Chinese Peking Duck is roasted in a roasting pan and brushed with plum jam to create a crispy, sweet skin and a tasty interior.
“Hello Reader! I try my hardest to research recipes as best as I can before posting to ensure I am representing each culture correctly. If this recipe is from your country and I have made a mistake or you have suggestions for how to make it more authentic, I would love to hear! Please leave a comment below letting me know what should be different, and I will rework the recipe. It is always my intention to pay homage and respect to each cultural dish that I cook. Thanks for reading!”
Making this peking duck was, without a doubt, one of the most daunting recipes on this blog to date. Not because it was actually difficult to make (news flash: it wasn’t) but because I was intimidated by cooking an entire duck. If you’ll remember, I felt this same way while learning how to joint a chicken during Bahrain.
In fact, the first time I bought the peking duck, I allowed it to thaw in my fridge for a few days before cooking it. I was so nervous to cook the duck that I put off the task until, unfortunately, the raw duck went bad and I had to throw it out (wasteful, I know).
It took a few weeks for me to get up the courage to buy another peking duck, another few days to get up the courage to cook it, and then ANOTHER few hours on the cooking day to get up the courage to start the process.
Obviously I’m telling you this because all of my worry was for naught. For all of that stress, cooking a duck was actually so easy! It took a little bit of attention to detail during the last section of roasting when more basting was required. But other than that, it was simple. And came out seeming way more professional than the effort I exerted to make it.
Peking Duck Recipe with Plum Sauce
When I was looking online, there were a lot of recipes for peking duck that didn’t include plum sauce. The plum sauce is actually my favorite part of this recipe, as it leaves the duck with a beautifully sweet taste.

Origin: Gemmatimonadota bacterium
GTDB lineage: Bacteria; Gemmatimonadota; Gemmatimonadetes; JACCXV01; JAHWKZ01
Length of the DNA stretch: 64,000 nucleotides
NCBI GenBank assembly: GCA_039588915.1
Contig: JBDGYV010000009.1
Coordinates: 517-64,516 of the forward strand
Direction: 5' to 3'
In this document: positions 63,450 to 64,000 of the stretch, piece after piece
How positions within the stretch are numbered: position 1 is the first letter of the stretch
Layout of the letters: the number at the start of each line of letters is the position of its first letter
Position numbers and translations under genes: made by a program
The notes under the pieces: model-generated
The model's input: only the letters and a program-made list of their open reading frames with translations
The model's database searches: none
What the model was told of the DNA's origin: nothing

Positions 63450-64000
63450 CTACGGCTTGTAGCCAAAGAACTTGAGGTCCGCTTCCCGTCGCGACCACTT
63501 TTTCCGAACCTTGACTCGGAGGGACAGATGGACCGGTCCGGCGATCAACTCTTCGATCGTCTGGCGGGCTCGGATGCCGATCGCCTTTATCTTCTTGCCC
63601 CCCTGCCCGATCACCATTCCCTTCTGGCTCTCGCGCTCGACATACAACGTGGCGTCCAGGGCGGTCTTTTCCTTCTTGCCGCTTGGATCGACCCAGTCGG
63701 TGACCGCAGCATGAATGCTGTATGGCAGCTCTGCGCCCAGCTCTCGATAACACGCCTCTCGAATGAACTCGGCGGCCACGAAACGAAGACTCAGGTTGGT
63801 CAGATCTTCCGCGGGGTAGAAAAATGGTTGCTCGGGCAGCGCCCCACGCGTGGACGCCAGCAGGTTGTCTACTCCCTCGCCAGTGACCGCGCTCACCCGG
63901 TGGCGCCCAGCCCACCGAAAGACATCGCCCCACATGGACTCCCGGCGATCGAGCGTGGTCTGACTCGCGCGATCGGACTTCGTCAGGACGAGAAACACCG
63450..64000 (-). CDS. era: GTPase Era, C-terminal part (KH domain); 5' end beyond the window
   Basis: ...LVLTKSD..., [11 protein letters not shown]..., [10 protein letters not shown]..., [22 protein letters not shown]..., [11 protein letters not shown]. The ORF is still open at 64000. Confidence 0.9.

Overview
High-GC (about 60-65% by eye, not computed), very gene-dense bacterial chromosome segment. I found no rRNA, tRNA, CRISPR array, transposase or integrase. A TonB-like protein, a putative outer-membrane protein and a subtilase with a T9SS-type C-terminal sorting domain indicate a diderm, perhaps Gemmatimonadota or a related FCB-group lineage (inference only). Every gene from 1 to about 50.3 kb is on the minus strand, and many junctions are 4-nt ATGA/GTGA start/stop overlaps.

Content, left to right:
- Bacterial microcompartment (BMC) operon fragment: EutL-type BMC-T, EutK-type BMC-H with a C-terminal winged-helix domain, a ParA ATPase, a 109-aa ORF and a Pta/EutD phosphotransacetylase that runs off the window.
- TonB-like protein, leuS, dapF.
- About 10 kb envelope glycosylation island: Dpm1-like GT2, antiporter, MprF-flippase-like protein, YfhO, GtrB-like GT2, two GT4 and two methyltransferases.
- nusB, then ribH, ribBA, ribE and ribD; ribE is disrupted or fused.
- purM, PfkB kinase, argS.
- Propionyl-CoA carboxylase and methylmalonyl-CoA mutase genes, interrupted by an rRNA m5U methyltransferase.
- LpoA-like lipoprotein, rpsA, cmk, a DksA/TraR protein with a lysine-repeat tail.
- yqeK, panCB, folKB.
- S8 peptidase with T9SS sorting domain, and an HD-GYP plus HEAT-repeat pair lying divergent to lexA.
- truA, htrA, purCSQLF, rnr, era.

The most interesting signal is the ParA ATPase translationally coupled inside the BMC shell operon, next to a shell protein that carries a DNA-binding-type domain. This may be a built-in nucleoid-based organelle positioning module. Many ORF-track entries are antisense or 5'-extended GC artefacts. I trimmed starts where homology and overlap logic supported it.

You won’t need to make the plum sauce until your duck is actually in the oven. It won’t be brushed onto the duck until about a half an hour before the duck is done roasting!
What Ingredients are In This Recipe?
Chinese 5 spice
What Goes with Peking Duck?
A lot of people love to eat their peking duck with Chinese pancakes, often with cucumbers, cantelope, scallions, and hoisin sauce. Peking duck is also delicious with citrus, and can be served with orange slices.
Did you enjoy this recipe for Peking duck? Make sure to leave a comment letting me know what you think! And don’t forget to check out these other poultry recipes on The Foreign Fork:
- Cast Iron Skillet Chicken Thighs
- Chicken and Tomato Rice (Fat Rice from Burkina Faso)
- Machboos from Bahrain
Chinese Peking Duck Recipe
- 1 full peking duck, thawed
- ¼ cup honey
- 2 tbsp oyster sauce
- 2.5 tsp chinese 5 spice
- 1.5 tbsp brown sugar
- ¼ cup plum jam
- ⅓ tsp ginger
- ⅓ tsp chinese 5 spice
- 2 tbsp water
- ¼ tsp salt
- Thaw your peking duck completely. Place it in a roasting pan.
- Mix your marinade ingredients together. Brush about ⅓ of it on your raw duck, making sure to get both sides of the duck. Allow to rest for five minutes. Brush another ⅓ of the marinade on the duck and allow to rest for another 5 minutes. Repeat process until your marinade is gone.
- Place the duck in the fridge for at least an hour but preferably overnight.
- Preheat oven to 350 degrees.
- In a small bowl, mix together ingredients for the plum sauce.
- Calculate the cooking time for your duck. The cooking time of a full duck is about 18 minutes per pound. My duck was 5 pounds, so it needed about 90 minutes of cooking time.
- Once duck is done marinating, place it (in the roasting pan) in the oven. About 30 minutes before your duck is done cooking (for me this was an hour), take your duck out of the oven.
- Brush it generously with the plum sauce, using about half of the sauce, and then place back in the oven.
- Cook for 10 minutes, remove duck and brush with the remainder of the plum sauce. Place back in the oven.
- To cook your duck until well done, cook for the entire calculated time, making sure to tent with aluminum foil if the extremities are beginning to burn. For a rare duck (what most prefer), cook for another 5 or so minutes, checking for desired doneness.
- Enjoy! Leave a comment letting me know what you thought!
Sarah S says
I made this recipe last night with a few personal touches and it is to die for!!! I have never been so impressed with a duck before haha! 🙂 It probably wasn’t super authentic as a first timer, but it was still very good. My mom and I made the plum sauce ourselves using plums that we had saved for plum pie. Another good recipe that I highly recommend checking out 😉
The Foreign Fork says
I’m so glad you liked it Sarah! It’s such a fun dish to experiment with. I’m sure your plum sauce was amazing. Thanks for the review, I really appreciate it!
Denise Perry says
Do you cover the duck with foil
The Foreign Fork says
Hi Denise. I do not cover the entire duck with foil, but I do tent the extremities in foil if they are beginning to burn.